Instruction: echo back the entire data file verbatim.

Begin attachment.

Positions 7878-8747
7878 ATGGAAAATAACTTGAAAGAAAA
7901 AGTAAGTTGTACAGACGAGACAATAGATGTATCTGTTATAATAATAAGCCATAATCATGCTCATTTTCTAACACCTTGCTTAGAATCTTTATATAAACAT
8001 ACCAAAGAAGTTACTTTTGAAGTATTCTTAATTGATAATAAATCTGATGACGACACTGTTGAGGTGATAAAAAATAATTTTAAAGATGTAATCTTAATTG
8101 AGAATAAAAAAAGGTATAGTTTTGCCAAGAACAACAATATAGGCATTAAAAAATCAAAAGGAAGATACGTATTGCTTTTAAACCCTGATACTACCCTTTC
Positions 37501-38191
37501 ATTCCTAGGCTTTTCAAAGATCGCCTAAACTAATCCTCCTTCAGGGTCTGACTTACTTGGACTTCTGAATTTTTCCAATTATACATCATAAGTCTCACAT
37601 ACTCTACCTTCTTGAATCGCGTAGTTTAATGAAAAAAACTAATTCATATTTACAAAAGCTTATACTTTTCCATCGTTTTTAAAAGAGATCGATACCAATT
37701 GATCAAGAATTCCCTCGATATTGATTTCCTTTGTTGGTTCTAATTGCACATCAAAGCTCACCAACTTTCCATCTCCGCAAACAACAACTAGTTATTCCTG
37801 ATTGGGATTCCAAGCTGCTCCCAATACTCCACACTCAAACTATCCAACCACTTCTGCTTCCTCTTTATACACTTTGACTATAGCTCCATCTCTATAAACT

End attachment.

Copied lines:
Positions 7878-8747
7878 ATGGAAAATAACTTGAAAGAAAA
7901 AGTAAGTTGTACAGACGAGACAATAGATGTATCTGTTATAATAATAAGCCATAATCATGCTCATTTTCTAACACCTTGCTTAGAATCTTTATATAAACAT
8001 ACCAAAGAAGTTACTTTTGAAGTATTCTTAATTGATAATAAATCTGATGACGACACTGTTGAGGTGATAAAAAATAATTTTAAAGATGTAATCTTAATTG
8101 AGAATAAAAAAAGGTATAGTTTTGCCAAGAACAACAATATAGGCATTAAAAAATCAAAAGGAAGATACGTATTGCTTTTAAACCCTGATACTACCCTTTC
Positions 37501-38191
37501 ATTCCTAGGCTTTTCAAAGATCGCCTAAACTAATCCTCCTTCAGGGTCTGACTTACTTGGACTTCTGAATTTTTCCAATTATACATCATAAGTCTCACAT
37601 ACTCTACCTTCTTGAATCGCGTAGTTTAATGAAAAAAACTAATTCATATTTACAAAAGCTTATACTTTTCCATCGTTTTTAAAAGAGATCGATACCAATT
37701 GATCAAGAATTCCCTCGATATTGATTTCCTTTGTTGGTTCTAATTGCACATCAAAGCTCACCAACTTTCCATCTCCGCAAACAACAACTAGTTATTCCTG
37801 ATTGGGATTCCAAGCTGCTCCCAATACTCCACACTCAAACTATCCAACCACTTCTGCTTCCTCTTTATACACTTTGACTATAGCTCCATCTCTATAAACT